"No More Cakes and Ale"



By: ERIC VERNON  
Published: September 1st 2010
in News » Local

Natalie Portman in Black Swan
Pic: Natalie Portman in Black Swan

In Act II, Scene three of Twelfth Night, Sir Toby Belch reproaches the upright Malvolio for attempting to impose his priggishness on those around him:  “Dost thou think, because thou art virtuous, there shall be no more cakes and ale?”, he asks. 

 

Now to be fair, Sir Toby’s concern was nothing loftier than being able, in today’s parlance, to “keep on partying” without Malvolio insisting that his stuffy decorum stifle the good times.  But the concept of imposing a personal value system on others takes on a more significant and serious tone in other sets of circumstances.  One such example would be when groups in a multicultural, multi-ethnic and multi-racial society press the majority culture to conform to their particularistic values and standards.

 

In Canada, societal attitudes have evolved over the last decades from mere tolerance to embracing diversity and the benefits it brings to Canada. Our country’s place in an increasingly globalized world has drawn on its distinct advantage as a multicultural society where people have roots in virtually every country in the world. 

 

We have embraced the idea that citizens may have multiple identities and attachments, maintaining and nurturing their ethnocultural uniqueness while being committed to Canada as a country with a core of shared values.  As we noted in the last column on civil discourse, to fulfill this latter obligation, there must be adherence to overarching Canadian first principles including freedom, democracy, civility, social harmony, inter-community understanding and respect for the rule of law. This is the essence of values-based citizenship; that along with the rights and freedoms that accrue to Canadian citizenship come responsibilities and obligations.   We have a Charter laying out one but not the other.  More’s the pity.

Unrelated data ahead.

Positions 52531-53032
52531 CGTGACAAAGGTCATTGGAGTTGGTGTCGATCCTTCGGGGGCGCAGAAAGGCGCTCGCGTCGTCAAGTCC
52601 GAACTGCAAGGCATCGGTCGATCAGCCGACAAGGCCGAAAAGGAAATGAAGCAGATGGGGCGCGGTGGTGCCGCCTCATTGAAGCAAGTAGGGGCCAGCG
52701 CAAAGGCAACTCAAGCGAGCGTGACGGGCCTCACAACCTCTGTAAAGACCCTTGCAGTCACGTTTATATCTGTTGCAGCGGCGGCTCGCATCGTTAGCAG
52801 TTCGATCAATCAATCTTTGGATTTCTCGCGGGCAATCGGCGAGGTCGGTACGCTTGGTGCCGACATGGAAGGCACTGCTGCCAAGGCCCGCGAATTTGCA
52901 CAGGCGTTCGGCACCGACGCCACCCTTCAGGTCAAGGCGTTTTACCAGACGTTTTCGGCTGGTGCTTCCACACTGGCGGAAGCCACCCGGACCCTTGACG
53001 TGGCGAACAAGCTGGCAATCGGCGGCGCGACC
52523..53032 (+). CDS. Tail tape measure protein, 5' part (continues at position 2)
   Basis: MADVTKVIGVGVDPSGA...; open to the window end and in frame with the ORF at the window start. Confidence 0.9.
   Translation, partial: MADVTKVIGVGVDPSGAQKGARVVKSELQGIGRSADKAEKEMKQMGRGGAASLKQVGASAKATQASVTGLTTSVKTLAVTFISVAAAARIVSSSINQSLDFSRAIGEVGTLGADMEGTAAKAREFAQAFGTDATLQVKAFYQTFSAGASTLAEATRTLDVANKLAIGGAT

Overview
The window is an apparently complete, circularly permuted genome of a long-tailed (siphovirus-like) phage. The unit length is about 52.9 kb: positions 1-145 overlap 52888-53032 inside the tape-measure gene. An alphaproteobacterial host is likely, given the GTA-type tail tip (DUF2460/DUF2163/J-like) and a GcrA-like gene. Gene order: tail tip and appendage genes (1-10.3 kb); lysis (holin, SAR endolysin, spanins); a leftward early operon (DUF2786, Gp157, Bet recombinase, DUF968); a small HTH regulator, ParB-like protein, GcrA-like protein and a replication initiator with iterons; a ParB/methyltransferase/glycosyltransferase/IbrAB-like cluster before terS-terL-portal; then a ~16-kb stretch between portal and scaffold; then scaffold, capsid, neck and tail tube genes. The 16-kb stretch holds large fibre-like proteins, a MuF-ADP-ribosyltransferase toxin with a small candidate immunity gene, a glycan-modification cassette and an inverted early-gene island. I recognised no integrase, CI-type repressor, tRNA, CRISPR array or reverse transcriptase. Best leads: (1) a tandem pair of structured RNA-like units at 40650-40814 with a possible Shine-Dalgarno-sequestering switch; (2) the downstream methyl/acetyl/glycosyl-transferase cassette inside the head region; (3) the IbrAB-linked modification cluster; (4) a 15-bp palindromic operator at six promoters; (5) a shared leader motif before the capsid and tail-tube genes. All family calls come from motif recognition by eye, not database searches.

In analyzing the situation in Britain, former Prime Minister Tony Blair observed that, “we need, in the face of the challenge to our values, to re-assert also the duty to integrate, to stress what we hold in common and to say: ‘These are the shared boundaries within which we all are obliged to live, precisely in order to preserve our right to our own different faiths, races and creeds.’ Integration... is not about culture or lifestyle. It is about values... the rights and duties that go with being a member of our society. But when it comes to our essential values, then that is where we come together, it is what we hold in common; it is what gives us the right to call ourselves British.”

 

In other words, full support for the integrative model assures minority communities the opportunity to maintain and enhance their distinctive identities within the larger national culture.  This approach argues against detached community enclaves or, worse yet, the Malvolio-like imposition of minority particularities on the majority ethos.

 

For its part, Judaism traditionally calls for a melding of civic and religious identities and Canadian Jewish Congress has always taken its cue from this approach:  With two adjectives in our name we are proudly Canadians and we are proudly Jews.

 

Related articles: (TIFF, CJC)
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